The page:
With the cost of drones decreasing and their popularity soaring, this is good news for high schools and possible research projects and programs for teachers and students! Consider some options that exist now that did not just a couple years ago, and which will likely grab student attention and interest for possible science research projects:
- Use of drones to study local areas of interest. Could include population studies of different types of animals, land coverage of different local plant species. Interesting studies could include doing this before and after a nearby construction project, and how that affects adjacent ecosystems. This could evolve into longer-term class/program studies, where students do the same counts year after year to measure any changes that occur. Drones have come down drastically in price, and could lead to all sorts of creative, novel studies like the ones mentioned! Be creative, think local - chances are a study you have in mind has not been done before, especially in rural settings. Check with your local town hall for records of what has and has not been done, do something original!
- Drones can be used to study water flow patterns of local or regional areas, particularly for crops, nurseries, protected areas and nature reserves, and other areas of interest that require any controlled or regulated water flow for irrigation and/or drainage. Much research has been done on optimal irrigation patterns, for instance. But, if your local region has different landscapes, soil, plant species or crops, weather patterns, rotation of crops that require different water yields, or anything else that is different from previous studies, then you have a novel problem to research! Irrigation and water flow is an ongoing, never-ending process that is important to farming communities in particular, and something like this could develop into a natural long-term research project for teachers and their classes from year to year, where entire databases and studies are done. For any long-term studies, changes in patterns due to erosion, storms, snow and ice deformations to the landscape, and other geological features could also be relevant. Schools might contact state universities or water agencies to get ideas or become partners in studies.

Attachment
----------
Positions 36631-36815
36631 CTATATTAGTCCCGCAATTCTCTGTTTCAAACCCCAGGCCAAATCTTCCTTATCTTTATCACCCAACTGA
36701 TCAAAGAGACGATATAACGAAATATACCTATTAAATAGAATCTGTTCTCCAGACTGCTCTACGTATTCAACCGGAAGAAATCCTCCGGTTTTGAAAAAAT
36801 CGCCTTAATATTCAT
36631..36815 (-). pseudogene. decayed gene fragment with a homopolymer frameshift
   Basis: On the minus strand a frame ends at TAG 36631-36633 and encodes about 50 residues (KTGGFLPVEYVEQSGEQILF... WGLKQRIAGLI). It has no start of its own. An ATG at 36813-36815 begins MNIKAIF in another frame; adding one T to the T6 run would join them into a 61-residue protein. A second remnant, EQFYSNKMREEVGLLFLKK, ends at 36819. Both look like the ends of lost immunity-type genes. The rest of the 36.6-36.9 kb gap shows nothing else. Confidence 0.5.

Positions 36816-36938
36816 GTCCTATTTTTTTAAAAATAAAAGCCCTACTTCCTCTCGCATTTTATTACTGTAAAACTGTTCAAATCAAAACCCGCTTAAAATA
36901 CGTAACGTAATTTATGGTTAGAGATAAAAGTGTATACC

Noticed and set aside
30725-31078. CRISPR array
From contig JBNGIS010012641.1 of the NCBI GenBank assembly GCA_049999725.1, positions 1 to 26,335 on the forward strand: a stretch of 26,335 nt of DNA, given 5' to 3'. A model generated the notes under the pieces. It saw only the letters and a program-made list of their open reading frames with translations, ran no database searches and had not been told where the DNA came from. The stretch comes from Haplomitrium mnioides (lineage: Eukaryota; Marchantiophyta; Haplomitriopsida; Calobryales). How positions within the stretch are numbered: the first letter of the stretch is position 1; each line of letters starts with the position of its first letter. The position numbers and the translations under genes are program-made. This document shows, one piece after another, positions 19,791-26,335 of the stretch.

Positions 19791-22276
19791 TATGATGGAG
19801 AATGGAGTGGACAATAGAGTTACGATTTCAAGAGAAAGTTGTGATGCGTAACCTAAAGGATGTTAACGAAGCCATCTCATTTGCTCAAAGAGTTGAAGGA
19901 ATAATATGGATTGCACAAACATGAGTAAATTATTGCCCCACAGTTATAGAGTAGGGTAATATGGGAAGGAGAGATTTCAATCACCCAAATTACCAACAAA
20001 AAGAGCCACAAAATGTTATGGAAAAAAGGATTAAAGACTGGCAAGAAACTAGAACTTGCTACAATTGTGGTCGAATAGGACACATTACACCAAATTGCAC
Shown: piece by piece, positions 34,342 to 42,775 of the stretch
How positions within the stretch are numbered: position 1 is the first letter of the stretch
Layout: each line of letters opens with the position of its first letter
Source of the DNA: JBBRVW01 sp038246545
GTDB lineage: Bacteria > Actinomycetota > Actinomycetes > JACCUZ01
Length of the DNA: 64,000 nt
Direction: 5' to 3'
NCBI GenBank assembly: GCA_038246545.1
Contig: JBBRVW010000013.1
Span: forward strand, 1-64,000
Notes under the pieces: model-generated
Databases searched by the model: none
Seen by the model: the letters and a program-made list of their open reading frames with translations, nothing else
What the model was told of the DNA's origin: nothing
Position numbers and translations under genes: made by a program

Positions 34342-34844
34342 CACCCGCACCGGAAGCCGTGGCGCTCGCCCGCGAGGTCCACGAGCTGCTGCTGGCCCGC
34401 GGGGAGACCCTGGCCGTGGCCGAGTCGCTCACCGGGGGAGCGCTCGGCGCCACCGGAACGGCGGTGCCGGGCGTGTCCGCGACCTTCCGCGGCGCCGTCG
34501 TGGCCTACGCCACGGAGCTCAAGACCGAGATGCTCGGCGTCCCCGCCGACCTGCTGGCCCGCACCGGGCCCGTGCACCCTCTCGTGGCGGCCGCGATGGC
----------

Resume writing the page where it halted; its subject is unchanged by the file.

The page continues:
- Included in the drone studies could be ongoing chemical analyses of soil and/or any water sources within the defined ecosystem. Could also include biological studies of soil and water sources, for example doing counts of different insects and organisms within the sample. Do these measurements change over time? If so, what is driving the changes? Teachers could develop a robust, long-term research program around this type of work.